SilverStone Fortress FT04 Tower

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These recordings were made with a high resolution, lab quality, digital recording system inside SPCR's own 11 dBA ambient anechoic chamber, then converted to LAME 128kbps encoded MP3s. We've listened long and hard to ensure there is no audible degradation from the original WAV files to these MP3s. They represent a quick snapshot of what we heard during the review.

Each recording starts with ambient noise, then 10 second segments of product at various states. For the most realistic results, set the volume so that the starting ambient level is just barely audible, then don't change the volume setting again while comparing all the sound files.


Following its predecessors from the Raven and Fortress series, the SilverStone FT04 boasts excellent cooling/acoustic performance against more conventional competitors. It's not up to snuff with the FT02, ostensibly because it lacks the third 18 cm intake fan, but this combined with the switch to front intakes results in a smaller footprint. The new version is taller but not nearly as deep. The fans also sound less clicky, presumably due to their horizontal orientation, and the fan controller is a big improvement over the FT02's two speed switches located inconveniently at the rear of the chassis. The FT04 also adds a couple of extra hard drive bays and a bracing system to keep the graphics cards level.

While a Fortress in name, what SilverStone really did was make a larger Temjin TJ08-E and transplant it into a Fortress body, presumably to make a more user-friendly high-end tower. Borrowing the innovative modular design of the TJ08-E was well-intentioned but also introduced some problems. The removable hard drive cage is designed for convenience rather than stability or noise reduction. It's held on with just three screws and there is no support structure above or to the side to brace it. The side-to-side motion generated by mechanical hard drives shake the cage, and some of the vibration is passed on to the rest of the case. It's ironic that the HDD cage is lined with dampening material as the two extra drive bays on the bottom of the case, which have bare metal on metal contact, offer quieter operation. The removable motherboard tray is a nice but unnecessary addition as the interior is spacious and once the drive cage is removed there's nothing in the way.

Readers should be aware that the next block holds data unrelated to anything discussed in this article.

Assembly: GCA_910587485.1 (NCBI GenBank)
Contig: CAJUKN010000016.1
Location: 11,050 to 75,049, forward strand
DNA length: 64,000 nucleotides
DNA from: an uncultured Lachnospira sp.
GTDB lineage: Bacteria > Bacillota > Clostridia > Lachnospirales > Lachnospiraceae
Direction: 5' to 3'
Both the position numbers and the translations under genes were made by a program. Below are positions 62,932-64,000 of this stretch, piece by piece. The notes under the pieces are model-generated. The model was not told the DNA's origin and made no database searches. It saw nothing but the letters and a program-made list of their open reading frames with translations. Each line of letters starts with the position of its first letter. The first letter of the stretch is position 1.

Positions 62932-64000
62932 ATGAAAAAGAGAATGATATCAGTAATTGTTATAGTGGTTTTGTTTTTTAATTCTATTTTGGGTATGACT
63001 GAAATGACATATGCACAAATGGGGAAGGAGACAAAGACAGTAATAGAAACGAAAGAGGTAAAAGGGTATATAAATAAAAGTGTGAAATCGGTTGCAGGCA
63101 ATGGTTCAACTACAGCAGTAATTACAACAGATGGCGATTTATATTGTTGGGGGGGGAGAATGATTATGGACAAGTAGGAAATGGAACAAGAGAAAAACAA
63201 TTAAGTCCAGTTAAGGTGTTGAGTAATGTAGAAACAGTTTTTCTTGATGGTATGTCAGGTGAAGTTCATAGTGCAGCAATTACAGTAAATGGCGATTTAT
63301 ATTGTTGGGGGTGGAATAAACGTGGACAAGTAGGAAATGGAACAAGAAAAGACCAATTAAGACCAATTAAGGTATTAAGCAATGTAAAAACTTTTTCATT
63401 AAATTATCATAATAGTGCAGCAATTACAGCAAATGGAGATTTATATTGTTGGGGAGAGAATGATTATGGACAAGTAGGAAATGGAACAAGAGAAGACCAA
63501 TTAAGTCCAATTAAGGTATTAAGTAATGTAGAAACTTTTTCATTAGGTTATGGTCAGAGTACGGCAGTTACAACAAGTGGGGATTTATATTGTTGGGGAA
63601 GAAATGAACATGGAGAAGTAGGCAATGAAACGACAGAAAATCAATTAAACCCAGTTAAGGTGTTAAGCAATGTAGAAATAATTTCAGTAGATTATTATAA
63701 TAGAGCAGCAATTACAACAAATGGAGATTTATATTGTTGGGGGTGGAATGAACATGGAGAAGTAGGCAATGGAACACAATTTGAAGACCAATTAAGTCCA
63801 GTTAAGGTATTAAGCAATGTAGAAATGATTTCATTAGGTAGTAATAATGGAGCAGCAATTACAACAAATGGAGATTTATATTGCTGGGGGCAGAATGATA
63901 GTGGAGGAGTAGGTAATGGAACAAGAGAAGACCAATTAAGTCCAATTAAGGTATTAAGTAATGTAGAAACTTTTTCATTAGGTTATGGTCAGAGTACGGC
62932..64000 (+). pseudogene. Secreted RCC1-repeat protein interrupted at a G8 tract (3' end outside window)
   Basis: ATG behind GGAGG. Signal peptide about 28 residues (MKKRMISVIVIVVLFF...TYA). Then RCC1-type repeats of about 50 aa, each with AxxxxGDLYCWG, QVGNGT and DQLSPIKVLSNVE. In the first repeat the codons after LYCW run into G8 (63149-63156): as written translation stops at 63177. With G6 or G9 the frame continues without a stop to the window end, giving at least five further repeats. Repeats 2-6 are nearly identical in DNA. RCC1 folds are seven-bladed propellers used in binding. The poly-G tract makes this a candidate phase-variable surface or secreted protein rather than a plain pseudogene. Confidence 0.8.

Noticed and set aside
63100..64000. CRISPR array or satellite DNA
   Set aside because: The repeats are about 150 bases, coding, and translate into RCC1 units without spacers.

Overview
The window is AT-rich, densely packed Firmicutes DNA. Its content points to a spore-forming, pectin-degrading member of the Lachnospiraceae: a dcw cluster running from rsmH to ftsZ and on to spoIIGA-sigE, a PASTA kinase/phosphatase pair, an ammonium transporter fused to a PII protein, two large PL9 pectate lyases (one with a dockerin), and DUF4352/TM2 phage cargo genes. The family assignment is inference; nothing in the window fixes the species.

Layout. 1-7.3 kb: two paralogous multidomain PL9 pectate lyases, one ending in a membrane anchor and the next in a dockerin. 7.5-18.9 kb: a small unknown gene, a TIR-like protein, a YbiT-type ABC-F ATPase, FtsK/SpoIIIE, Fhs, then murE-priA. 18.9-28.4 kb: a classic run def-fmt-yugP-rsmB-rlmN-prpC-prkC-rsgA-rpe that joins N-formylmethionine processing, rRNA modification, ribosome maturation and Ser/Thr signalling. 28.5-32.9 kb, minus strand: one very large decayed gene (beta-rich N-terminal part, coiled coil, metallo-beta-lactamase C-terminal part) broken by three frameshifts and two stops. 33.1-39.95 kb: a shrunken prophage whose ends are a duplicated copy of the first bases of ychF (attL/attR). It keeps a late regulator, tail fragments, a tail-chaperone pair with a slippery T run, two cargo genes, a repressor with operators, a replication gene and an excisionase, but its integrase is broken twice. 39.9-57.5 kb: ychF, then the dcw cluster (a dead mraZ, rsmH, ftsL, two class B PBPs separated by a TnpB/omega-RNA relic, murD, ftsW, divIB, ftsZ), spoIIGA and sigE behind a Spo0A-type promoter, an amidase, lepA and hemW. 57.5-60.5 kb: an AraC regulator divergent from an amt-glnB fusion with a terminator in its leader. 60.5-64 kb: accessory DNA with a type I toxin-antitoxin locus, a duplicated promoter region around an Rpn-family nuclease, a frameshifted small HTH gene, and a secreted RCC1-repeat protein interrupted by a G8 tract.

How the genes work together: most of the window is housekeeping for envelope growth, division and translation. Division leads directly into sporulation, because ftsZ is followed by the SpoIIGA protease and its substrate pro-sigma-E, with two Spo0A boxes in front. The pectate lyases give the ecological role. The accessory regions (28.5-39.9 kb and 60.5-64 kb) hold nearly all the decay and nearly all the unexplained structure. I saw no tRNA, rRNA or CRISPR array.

The most disappointing aspect of the FT04 is a combination of small annoyances. The door doesn't close soundly, whether it's because the magnets are too weak, the door is too heavy or parts assembled just a touch askew. If the case is on its side, gravity alone will pop it open, as well as just casually brushing up against it. The short case feet are a bigger oversight. The door sits so low that it scrapes against the floor. The top panel is also noticeably out of alignment with the contours of the door. Even the side panels are imperfect, flush against the rest of the chassis at the top but bulging out at the bottom. We could forgive one or two of these issues but all together, in a SilverStone case no less, they are disappointing. Many SilverStone fans were disappointed when the FT04 was unveiled due to high plastic content, which they felt cheapened the premium look and feel of the Fortress series. It's a trivial complaint compared to the surprising lack of overall attention to detail.

Most retailers carrying the FT04 have it priced at about US$230 which is close to the lowest price you'll find for the FT02. One site, Antares Pro, a subsidiary of AVADirect, is currently selling it for US$200 though this is probably sale pricing. Even with a $30 discount, we'd skip the FT04 in favor of the older model unless case depth is an issue. The FT02 offers superior performance, better build quality, and is leagues ahead in terms of fit and finish. The latest Fortress introduces a couple of minor improvements but these are unfortunately overshadowed by newly acquired undesirable qualities.

Our thanks to SilverStone for the Fortress FT04 case sample.

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Silverstone Fortress FT02 Revisited
SilverStone Temjin TJ08-E: MicroATX Evolved

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